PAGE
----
Plant Molecular Biology

, Volume 73, Issue 3, pp 349–362 | Cite as

Natural variation explains most transcriptomic changes among maize plants of MON810 and comparable non-GM varieties subjected to two N-fertilization farming practices

  • Anna Coll
  • Anna Nadal
  • Rosa Collado
  • Gemma Capellades
  • Mikael Kubista
  • Joaquima Messeguer
  • Maria PlaEmail author


The introduction of genetically modified organisms (GMO) in many countries follows strict regulations to ensure that only safety-tested products are marketed. Over the last few years, targeted approaches have been complemented by profiling methods to assess possible unintended effects of transformation. Here we used a commercial (Affymertix) microarray platform (i.e. allowing assessing the expression of ~1/3 of the genes of maize) to evaluate transcriptional differences between commercial MON810 GM maize and non-transgenic crops in real agricultural conditions, in a region where about 70% of the maize grown was MON810. To consider natural variation in gene expression in relation to biotech plants we took two common MON810/non-GM variety pairs as examples, and two farming practices (conventional and low-nitrogen fertilization). MON810 and comparable non-GM varieties grown in the field have very low numbers of sequences with differential expression, and their identity differs among varieties. Furthermore, we show that the differences between a given MON810 variety and the non-GM counterpart do not appear to depend to any major extent on the assayed cultural conditions, even though these differences may slightly vary between the conditions. In our study, natural variation explained most of the variability in gene expression among the samples. Up to 37.4% was dependent upon the variety (obtained by conventional breeding) and 31.9% a result of the fertilization treatment. In contrast, the MON810 GM character had a very minor effect (9.7%) on gene expression in the analyzed varieties and conditions, even though similar cryIA(b) expression levels were detected in the two MON810 varieties and nitrogen treatments. This indicates that transcriptional differences of conventionally-bred varieties and under different environmental conditions should be taken into account in safety assessment studies of GM plants.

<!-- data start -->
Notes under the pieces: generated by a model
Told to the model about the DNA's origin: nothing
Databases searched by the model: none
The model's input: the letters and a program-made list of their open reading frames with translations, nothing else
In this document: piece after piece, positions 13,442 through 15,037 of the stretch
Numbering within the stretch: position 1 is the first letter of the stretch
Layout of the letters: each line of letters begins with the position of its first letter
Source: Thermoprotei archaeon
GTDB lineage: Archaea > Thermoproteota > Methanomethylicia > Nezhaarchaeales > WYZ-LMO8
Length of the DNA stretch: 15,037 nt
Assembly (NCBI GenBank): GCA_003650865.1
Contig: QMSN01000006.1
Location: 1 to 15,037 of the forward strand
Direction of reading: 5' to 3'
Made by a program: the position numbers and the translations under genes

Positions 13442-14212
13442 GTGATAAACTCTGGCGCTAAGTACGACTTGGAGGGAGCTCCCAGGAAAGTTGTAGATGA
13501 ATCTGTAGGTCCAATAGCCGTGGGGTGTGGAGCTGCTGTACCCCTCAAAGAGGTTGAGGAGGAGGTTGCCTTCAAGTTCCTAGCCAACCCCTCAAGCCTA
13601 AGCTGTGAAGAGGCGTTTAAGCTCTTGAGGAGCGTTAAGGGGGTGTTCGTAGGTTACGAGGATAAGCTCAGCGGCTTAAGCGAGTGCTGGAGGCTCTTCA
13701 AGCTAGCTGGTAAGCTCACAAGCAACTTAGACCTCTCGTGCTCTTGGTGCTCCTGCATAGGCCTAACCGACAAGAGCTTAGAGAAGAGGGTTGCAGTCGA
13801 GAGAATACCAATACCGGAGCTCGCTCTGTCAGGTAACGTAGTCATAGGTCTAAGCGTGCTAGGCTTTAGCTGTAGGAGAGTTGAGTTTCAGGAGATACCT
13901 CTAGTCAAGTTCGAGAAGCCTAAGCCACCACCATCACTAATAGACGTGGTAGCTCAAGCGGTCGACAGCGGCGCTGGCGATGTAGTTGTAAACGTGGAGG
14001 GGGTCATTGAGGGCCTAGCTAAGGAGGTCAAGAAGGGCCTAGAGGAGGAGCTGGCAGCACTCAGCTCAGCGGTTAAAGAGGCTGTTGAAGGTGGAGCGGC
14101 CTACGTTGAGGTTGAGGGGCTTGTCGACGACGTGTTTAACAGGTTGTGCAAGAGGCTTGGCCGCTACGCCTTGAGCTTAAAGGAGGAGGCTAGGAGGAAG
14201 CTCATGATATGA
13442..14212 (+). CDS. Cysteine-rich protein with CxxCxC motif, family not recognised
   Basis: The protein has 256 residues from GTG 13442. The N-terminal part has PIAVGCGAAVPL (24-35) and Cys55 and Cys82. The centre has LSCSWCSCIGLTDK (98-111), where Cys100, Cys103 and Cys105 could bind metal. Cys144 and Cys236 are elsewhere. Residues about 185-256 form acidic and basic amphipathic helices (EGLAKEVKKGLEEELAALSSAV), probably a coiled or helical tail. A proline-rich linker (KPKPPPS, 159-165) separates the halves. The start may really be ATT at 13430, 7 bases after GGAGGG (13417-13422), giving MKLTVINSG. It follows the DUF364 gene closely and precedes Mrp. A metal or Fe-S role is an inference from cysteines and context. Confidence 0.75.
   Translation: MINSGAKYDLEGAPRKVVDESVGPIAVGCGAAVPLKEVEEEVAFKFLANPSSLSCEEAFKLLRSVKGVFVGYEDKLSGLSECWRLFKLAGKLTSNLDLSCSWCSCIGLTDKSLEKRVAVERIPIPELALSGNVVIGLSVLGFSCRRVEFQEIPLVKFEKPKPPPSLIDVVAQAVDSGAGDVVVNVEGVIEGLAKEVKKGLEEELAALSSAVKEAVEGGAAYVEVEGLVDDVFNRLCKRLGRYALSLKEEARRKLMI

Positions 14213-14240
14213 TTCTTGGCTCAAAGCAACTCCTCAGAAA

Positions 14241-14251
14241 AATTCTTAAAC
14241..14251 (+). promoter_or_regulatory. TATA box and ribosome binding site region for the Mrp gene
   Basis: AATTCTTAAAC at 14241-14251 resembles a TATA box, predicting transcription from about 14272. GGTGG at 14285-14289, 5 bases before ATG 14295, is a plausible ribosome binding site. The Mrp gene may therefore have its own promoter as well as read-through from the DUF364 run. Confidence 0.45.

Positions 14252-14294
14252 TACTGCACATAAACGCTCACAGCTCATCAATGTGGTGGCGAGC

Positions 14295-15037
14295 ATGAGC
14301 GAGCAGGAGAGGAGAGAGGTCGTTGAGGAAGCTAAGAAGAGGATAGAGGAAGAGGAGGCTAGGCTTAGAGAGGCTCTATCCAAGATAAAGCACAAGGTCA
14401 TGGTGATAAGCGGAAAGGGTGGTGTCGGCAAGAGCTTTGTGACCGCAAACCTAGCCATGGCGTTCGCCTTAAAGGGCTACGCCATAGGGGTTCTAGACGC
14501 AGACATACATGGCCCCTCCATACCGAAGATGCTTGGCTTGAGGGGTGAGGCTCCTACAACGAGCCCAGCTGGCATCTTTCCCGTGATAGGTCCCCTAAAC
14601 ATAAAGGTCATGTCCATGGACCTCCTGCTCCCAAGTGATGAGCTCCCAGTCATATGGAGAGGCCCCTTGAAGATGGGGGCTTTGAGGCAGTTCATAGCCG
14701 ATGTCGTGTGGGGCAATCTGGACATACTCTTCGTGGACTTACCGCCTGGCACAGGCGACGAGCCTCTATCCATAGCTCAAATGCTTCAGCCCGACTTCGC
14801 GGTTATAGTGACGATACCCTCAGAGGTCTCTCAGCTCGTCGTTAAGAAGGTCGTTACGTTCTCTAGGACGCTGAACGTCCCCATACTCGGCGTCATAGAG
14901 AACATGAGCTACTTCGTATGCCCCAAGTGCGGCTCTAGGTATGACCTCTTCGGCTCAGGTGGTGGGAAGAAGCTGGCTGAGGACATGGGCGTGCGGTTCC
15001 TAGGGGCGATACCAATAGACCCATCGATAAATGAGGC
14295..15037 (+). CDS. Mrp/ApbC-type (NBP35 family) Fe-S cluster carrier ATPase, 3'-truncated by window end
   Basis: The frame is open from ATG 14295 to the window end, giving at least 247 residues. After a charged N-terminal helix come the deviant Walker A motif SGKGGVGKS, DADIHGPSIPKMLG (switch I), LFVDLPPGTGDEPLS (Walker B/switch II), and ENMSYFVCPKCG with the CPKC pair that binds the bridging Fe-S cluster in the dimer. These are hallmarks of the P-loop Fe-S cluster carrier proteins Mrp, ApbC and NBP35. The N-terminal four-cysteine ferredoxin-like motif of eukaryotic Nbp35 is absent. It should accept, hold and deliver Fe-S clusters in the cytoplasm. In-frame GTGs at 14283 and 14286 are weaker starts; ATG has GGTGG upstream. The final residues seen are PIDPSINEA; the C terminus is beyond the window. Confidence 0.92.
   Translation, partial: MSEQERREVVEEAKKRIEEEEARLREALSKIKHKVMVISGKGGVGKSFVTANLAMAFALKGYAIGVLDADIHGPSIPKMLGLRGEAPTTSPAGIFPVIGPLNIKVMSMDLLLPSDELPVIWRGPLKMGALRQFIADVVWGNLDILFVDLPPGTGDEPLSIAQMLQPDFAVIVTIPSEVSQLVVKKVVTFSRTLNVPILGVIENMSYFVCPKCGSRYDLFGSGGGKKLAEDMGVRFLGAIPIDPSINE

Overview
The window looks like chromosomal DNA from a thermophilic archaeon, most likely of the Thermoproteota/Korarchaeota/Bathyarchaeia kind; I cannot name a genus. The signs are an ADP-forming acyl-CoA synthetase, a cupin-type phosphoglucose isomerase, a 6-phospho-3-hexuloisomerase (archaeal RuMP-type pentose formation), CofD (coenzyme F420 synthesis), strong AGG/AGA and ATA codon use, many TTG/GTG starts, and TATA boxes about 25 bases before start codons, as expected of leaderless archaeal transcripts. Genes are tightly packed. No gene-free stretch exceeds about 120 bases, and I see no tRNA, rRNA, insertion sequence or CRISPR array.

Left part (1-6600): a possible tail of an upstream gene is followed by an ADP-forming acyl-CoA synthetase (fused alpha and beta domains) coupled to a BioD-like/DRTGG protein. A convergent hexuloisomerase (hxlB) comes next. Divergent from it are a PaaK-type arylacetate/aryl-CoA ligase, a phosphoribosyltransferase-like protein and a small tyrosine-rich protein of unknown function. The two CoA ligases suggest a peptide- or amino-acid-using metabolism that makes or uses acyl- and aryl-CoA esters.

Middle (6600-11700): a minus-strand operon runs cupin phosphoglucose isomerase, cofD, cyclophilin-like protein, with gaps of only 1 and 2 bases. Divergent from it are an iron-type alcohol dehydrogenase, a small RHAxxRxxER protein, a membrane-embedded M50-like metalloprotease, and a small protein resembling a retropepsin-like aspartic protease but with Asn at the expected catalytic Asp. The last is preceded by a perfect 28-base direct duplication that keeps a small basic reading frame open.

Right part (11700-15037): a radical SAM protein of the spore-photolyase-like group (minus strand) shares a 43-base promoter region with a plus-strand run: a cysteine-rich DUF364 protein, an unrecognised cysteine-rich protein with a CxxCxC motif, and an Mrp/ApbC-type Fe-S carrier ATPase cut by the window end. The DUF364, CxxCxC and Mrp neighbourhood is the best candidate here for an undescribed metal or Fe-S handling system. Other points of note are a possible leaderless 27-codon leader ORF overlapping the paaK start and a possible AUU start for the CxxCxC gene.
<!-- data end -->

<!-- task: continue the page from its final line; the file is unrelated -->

GMO (Genetically Modified Organism) MON810 Maize Nitrogen stress Transcriptome Unintended effects Agricultural field Natural variation 



Complementary DNA


Certified reference material




European Bioinformatics Institute


European Union


Genetically Modified


Genetically Modified Organism


Glutamine Synthase 2


International Service for the Acquisition of Agri-biotech Applications


Messenger RNA




Organisation for Economic Co-operation and Development


Principal Component Analysis


Reverse transcription—real-time polymerase chain reaction


Robust Multichip Average


Ribosomal RNA


Self-organizing Map


Vegetative six-leaf stage


Vegetative eight-leaf stage


Vegetative Tasseling



We thank J. M. García-Cantalejo (Parque Científico de Madrid) for technical assistance; J. Serra (E. E. A. Mas Badia), E. Melé and M. Palaudelmàs (CRAG), and Ales Tichopad (Prague) for valuable suggestions; and Prof. P. Puigdomènech (CRAG) for critical reading of the manuscript. This work was financially supported by the Spanish MEC project with ref. AGL2007-65903/AGR. AC received a studentship from the Generalitat de Catalunya (2005FI 00144).

Supplementary material

11103_2010_9624_MOESM1_ESM.doc (32 kb)
Supplementary material 1 (DOC 31 kb)
11103_2010_9624_MOESM2_ESM.doc (30 kb)
Supplementary material 2 (DOC 31 kb)
11103_2010_9624_MOESM3_ESM.doc (28 kb)
Supplementary material 3 (DOC 28 kb)


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Copyright information

© Springer Science+Business Media B.V. 2010

Authors and Affiliations

  • Anna Coll
    • 1
  • Anna Nadal
    • 2
  • Rosa Collado
    • 1
  • Gemma Capellades
    • 3
  • Mikael Kubista
    • 4
    • 5
  • Joaquima Messeguer
    • 6
  • Maria Pla
    • 1
    Email author
  1. 1.Institut de Tecnologia Agroalimentària (INTEA)Universitat de GironaGironaSpain
  2. 2.Departament Genètica MolecularCentre de Recerca en Agrigenòmica, CSIC-IRTA-UABBarcelonaSpain
  3. 3.Fundació Mas BadiaLa Tallada d’Empordà, GironaSpain
  4. 4.Institute of BiotechnologyAcademy of Sciences of the Czech RepublicPrague 4Czech Republic
  5. 5.TATAA Biocenter ABGoteborgSweden
  6. 6.Departament Genètica VegetalCentre de Recerca en Agrigenòmica. CSIC-IRTA-UABBarcelonaSpain

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